by Zoe Polach
We had a list of all the things that were important. It was a long list, but not too long, because it was very carefully edited. Thrift was on it, and wearing pants, and so was keeping good records. We’d made too many mistakes to forget that one.
One day at the end of winter, we were debating over lunch whether we should add something to the list. In the middle of the discussion, a stranger wandered in. We asked her what her name was, where did she come from, but she just smiled and asked politely if there was enough to share. We said, of course there is (hospitality was #14), pull up a chair and help yourself.
We continued talking, and the stranger listened attentively. At the end of the meal she thanked us for our kindness. She was a wandering magician, and she wondered if she might pay us back by putting on a little show. We said, we love a good magic trick, what’ve you got?
With great ceremony she pulled out a deck of cards. They were bigger than your average playing cards, and we thought they had different pictures, but we couldn’t quite make them out.
After shuffling them with all kinds of fancy flicks of the wrist, she fanned the cards out face-down and offered them to the nearest person. Take one, she said. He did, and turned it over. It read, simply, #20: paying debts. He read it out loud, and everyone looked at each other.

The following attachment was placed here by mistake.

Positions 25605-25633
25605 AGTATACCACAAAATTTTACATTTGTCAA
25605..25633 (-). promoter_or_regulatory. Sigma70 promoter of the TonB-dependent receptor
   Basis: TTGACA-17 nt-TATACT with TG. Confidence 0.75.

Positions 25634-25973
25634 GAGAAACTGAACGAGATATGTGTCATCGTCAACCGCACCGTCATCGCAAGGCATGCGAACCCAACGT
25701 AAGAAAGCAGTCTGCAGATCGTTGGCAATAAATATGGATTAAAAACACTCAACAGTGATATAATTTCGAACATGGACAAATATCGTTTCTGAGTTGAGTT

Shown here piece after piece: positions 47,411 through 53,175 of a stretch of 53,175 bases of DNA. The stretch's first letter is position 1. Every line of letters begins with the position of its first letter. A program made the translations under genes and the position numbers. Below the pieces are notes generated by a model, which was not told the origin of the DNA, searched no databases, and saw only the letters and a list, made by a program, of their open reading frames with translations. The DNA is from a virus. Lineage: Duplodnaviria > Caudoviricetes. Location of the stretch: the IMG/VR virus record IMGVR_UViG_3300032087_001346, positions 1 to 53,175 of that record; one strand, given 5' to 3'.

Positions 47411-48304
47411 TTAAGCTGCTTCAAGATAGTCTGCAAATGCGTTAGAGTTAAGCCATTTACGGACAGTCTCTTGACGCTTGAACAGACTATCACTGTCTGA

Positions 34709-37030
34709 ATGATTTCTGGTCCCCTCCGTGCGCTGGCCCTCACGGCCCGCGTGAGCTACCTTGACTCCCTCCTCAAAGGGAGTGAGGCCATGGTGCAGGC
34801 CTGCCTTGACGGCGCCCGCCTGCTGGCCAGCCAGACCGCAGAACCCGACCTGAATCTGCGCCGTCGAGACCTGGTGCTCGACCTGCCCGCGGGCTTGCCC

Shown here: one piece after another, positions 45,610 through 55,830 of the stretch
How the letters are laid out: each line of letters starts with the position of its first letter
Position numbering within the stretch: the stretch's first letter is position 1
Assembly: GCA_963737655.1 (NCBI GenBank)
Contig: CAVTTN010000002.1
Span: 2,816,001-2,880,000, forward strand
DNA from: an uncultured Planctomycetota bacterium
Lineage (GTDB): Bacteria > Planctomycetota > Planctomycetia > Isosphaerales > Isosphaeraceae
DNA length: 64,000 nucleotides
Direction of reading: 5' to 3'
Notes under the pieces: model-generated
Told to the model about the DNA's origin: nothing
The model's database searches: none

The magician took the card back. This is my best trick, she said, proud and a little shy. She traced the letters on the card with one long finger and they disappeared under her touch.
We wanted to be polite, but we didn’t understand. She said, you’ll see it if you try again. This time the card read #14: hospitality. As the word dissolved we felt something, a feeling whose name we couldn’t remember. Maybe we’d better see it again, we said, sitting up in our seats.
We erased our portraits, too, and our mortgages, and lots of things that people believed in. And every entry on our list had gone up in smoke before we were done. We felt better than we had in years.
When we were finished, we told her that after all this, we had to know her name. She said, I forget, I’m sorry, was it important?
Zoe Polach is from the Maryland suburbs of D.C. She started as a freshman at the University of Chicago this fall.